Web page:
Now keep in mind I’m used to Tina and her excessive compliments. So when Sheila started to cut my hair without first telling me how fabulous my mane is, I was a little taken aback. And it only got worse when she started telling me all the things that were WRONG with my hair—the color, the texture, the split ends. Tina would NEVER have said such things. But then I remembered that Tina was full of it. And she got promoted so I can’t afford her compliments anymore.

The good news is that two other customers came in while I was there. So I opted not to get highlights or a bottle of shampoo. But since one of the customers was a man with hardly any hair (and therefore, didn’t have the resources to save this place), I did come close to getting that perm. Maybe next time—if they’re still around.

Sunday, September 13, 2009

Hoop Dreams

Leo thinks he's the next Michael Jordan. I wonder if Michael Jordan started out with a basketball hoop missing half the net. Probably not...but he also didn't start out short and white. So while Leo has plenty of obstacles in the way of his NBA career, we love his enthusiasm for the sport and the fact that, at 16 months, he already has his own shooting stance.

Frank eventually thought of the idea to put the hoop lower (wonder if Michael Jordan's dad did that):
Sorry, you have to tilt your head to the left for this video:

Tuesday, September 08, 2009

The Other White Meat

Okay, fine. I give up. I guess this is a food blog. I try to think of other things to write about but here’s what happens:

(me, thinking to myself):

What should I write about?
Oh, Leo did the cutest thing.
No, that’s on the expanding blog. This is the non-Leo blog. Surely, I have something else to write about besides Leo.
What about that dinner I made the other night?
Food again? It’s not a food blog!
Well, maybe it is a food blog.

So I’m still not officially making it a food blog but I’m not going to apologize if I write about food every day for a month.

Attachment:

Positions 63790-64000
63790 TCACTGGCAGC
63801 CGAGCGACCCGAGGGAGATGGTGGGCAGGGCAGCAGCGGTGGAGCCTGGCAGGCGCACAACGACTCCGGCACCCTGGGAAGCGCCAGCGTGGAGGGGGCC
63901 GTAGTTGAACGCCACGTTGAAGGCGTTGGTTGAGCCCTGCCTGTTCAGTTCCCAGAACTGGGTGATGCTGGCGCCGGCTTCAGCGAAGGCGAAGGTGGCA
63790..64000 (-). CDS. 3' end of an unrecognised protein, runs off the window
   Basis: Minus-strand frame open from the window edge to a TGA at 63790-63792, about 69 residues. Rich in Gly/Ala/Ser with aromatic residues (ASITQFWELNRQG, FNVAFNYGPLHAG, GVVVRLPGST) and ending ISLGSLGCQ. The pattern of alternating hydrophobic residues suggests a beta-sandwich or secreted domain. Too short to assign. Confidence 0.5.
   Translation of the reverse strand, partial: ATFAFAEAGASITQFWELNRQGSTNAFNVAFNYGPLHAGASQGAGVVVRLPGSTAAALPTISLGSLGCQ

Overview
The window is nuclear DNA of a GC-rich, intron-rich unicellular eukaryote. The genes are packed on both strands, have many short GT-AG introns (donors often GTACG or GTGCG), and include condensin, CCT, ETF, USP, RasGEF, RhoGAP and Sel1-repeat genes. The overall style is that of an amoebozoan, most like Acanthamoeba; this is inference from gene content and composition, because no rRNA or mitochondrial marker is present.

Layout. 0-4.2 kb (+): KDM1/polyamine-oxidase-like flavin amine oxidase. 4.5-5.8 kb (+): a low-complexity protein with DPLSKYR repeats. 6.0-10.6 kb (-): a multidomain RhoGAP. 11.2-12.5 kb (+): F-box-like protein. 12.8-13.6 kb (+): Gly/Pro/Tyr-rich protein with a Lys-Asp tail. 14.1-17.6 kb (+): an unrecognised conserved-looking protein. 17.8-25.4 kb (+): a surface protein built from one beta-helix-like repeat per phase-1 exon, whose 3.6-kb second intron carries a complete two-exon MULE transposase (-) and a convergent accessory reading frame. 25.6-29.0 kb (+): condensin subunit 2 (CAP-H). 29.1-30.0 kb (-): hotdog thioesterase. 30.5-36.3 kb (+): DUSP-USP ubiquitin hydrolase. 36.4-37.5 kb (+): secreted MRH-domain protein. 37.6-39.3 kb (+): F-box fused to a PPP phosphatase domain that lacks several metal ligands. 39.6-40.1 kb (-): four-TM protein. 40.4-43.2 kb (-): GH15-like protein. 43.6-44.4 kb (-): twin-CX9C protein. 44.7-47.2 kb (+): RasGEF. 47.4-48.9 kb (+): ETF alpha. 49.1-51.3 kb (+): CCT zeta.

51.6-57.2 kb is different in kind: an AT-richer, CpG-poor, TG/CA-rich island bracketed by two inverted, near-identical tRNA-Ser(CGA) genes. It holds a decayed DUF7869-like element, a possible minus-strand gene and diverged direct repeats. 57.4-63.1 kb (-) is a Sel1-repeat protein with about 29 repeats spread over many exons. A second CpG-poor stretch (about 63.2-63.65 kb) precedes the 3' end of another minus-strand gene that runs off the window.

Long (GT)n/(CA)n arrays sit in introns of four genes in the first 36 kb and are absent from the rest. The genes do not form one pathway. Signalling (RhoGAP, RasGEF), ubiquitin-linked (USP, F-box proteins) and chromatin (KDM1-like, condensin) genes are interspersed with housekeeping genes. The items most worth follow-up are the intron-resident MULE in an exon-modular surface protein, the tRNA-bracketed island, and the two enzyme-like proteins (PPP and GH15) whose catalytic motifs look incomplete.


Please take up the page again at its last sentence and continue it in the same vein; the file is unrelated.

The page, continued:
Today I want to tell you about pork. I had never worked with pork until last week. In fact, I’ve even made two REALLY dumb pork-related comments in my life. Get ready. They’re REALLY dumb.

2004: I was working at an ad agency and my client was the Texas Beef Council. I went to their offices to present our plan for their big sports-marketing-sampling program:

“So we’ll have the trailer set up here and then the sampling team will be over here. And then over here in the grassy area we’ll have different games going on. Now these are just tentative ideas but they could be things like toss the pork chop…”

When we were leaving my boss said, “That was a great presentation but you might want to tweak the game ideas…toss the pork chop?”

“What’s wrong with that? Oh, is it weird for people to toss food?”

“Well, it’s just that this is the Texas BEEF Council and they might not like promoting pork.”

See? I told you it was REALLY dumb. I think the dumbest part is that it wasn’t just an oversight. I really didn’t know that pork wasn’t beef.

2005: I was at book club and the hostess had made pork chops. I remember saying, “What are these?” And someone was like, “Um, pork chops. Duh!”

I’m seriously like a pork idiot.

So you can see why I would hesitate to cook pork after both of these incidents.

Okay, this blog has gotten pretty lengthy and I’m running out of time. The moral of the story is that I made Brunswick stew (thanks for the recipe, Claire!) last week with a Boston Butt. And then I saved half the butt and we grilled it last night. It was so good we might never eat chicken again.